We’re left in two minds about the GF2′s controls. Coming from a GF1 there’s an obvious learning hurdle to get past, and as touchscreen smartphones have shown us, there’s a lot of flexibility on offer when you make buttons virtual rather than physical. Nonetheless, it’s arguably more immediate to twist a mode dial or quickly thumb a manual focus button when you’re in the midst of shooting frames, an immediacy that’s somewhat lost when you have to stab through various layers of menus. The touchscreen will probably make things easier for first-time users, but perhaps also encourage them to leave the GF2 in iAuto mode rather than experiment with the various manual modes on offer.
That reluctance to experiment would be a shame, because the GF2 is capable of some highly impressive photos and a fair degree of manual control. Obviously there’s RAW as well as JPEG output – as well as a hybrid mode which stores both formats – but the Panasonic’s JPEG system does a decent job on its own.
Given the GF1 struggled with visible noise at ISO 800 and above, the GF2′s new ISO 6400 mode is only really useful to impress on the spec sheet. In the more normal range of ISO 100 to 400, however, the LUMIX does far better, especially if you take the extra time to tweak the RAW files in post-production. The pop-up flash isn’t going to win any awards for strength – it’s rated at 6m at ISO 100 – but there’s little in the way of red eye.
As for more out of the ordinary shots, the GF2 supports a maximum shutter speed of 60 seconds, and there are various My Color Modes for tweaking the final picture. As well as eight presets – which work for stills and in movie mode – including Expressive, Retro, Pure, Elegant, Cinema, Monochrome, Dynamic Art and Silhouette, there’s a custom mode for your own balance of color, brightness, saturation and contrast.
The GF2′s contrast AF system offers face detection, AF tracking, 1-area and 23-area focusing modes, as well as touch-to-focus using the touchscreen. You can set the Fn button to lock the auto-focus, though that does then mean you lose the Q.Menu shortcut. As for AE, that uses a 144-zone system with a range of automatic or manual settings; the GF2 showed a tendency to over-expose frames, but you can easily notch that down with the thumb-dial.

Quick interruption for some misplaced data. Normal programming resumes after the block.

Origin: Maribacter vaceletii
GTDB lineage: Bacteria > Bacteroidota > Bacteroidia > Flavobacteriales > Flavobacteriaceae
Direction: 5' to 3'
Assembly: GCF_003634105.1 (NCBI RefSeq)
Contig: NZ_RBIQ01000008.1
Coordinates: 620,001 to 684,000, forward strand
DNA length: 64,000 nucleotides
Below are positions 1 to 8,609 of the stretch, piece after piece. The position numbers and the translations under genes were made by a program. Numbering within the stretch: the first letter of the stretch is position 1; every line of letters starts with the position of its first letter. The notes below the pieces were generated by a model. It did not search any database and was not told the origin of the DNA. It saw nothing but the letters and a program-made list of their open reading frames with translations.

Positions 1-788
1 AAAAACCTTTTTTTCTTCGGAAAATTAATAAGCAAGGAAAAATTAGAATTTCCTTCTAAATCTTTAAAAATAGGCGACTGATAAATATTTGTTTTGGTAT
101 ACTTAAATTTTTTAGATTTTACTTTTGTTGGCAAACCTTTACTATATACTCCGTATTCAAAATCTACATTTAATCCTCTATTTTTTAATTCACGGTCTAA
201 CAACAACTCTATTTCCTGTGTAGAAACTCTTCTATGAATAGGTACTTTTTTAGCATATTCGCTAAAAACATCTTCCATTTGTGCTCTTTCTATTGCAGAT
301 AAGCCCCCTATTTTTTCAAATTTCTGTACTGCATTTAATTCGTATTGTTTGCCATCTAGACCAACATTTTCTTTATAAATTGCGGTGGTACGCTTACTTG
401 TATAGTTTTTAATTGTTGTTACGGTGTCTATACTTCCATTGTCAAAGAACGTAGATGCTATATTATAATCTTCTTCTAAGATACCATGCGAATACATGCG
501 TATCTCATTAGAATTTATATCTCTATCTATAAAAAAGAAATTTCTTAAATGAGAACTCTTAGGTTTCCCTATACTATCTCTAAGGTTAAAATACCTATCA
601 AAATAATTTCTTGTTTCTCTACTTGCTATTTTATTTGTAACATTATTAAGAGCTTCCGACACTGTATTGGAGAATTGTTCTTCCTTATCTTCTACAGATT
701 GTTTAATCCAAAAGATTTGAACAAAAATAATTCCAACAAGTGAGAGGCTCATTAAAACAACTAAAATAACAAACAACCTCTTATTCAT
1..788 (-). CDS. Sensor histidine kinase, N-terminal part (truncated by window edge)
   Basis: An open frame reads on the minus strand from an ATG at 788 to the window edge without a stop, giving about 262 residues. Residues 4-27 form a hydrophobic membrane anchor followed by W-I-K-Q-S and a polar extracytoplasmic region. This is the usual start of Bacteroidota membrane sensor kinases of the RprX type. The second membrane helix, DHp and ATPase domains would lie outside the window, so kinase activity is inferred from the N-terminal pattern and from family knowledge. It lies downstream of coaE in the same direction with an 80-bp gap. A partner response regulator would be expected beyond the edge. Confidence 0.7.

Though there are plenty of arguments over whether 720p HD is in fact preferable to 1080i, and while we’d have liked to have seen 1080p on offer, in the end the GF2 offers a choice between the progressive and interlaced modes and users can take their pick. Footage is recorded in AVCHD format or Motion JPEG, and can be played back on a display from the LUMIX itself thanks to the HDMI output; you’ll need to supply your own HDMI cable, however, since that’s no longer bundled.
One of the benefits of Micro Four Thirds cameras over traditional DSLRs is the flexibility available during video recording, and the GF2 is no different. As in the still mode, there’s tap to focus support using the touchscreen, and while they’re not the quickest transitions we’ve seen the overall affect can be quite visually pleasing. There’s also less focus hunting than on some rivals.
Actual footage is crisp and sharp, though with the pancake lens it can be jumpy at times thanks to the absence of optical image stabilization. Mount the GF2 onto a tripod, however, and it’s far more successful. Audio can be hit and miss, however, and with no microphone input there’s no way around that. We’re hoping Panasonic release a microphone adapter for the hot-shoe for some extra flexibility.
The GF1 didn’t just count the SlashGear team among its admirers; in fact it was one of the most loved Micro Four Thirds models around. That leaves the LUMIX GF2 with plenty to live up to. Panasonic has clearly decided to shift the GF2′s positioning to target the consumer crowd, with a greater focus on the iAuto mode and the relegation of more complex – and often intimidating – manual controls into the new touchscreen menu structure. Those manual options are still there, of course, but they’re arguably harder to access on the fly than the various physical buttons of the GF1.
Still, there’s plenty on offer to make up for the changes, not least the physical decrease in weight and bulk. Based on the premise that the best camera is the one you have on you, the shrunken GF2 and its slimline pancake lens stand an even greater chance of slipping into a coat pocket than its predecessor, while still offering solid image quality. Sony’s NEX line is smaller again, but chubby lenses and the absence of an integrated flash have their own drawbacks.
GF1 users, then, are unlikely to see the GF2 as a sensible upgrade path, but for those looking to step away from compact cameras Panasonic have created a very legitimate option. While we’d hope such users would at least occasionally stray from the iAuto mode, the truth is that the GF2 does a decent job at managing its settings when left to its own devices, leaving the manual modes for more challenging scenes such as low-light or nighttime. At $699.95 (with the 14mm pancake lens) it’s not cheap, but it opens the door to flexible lens options and a solid core unit with plenty going for it.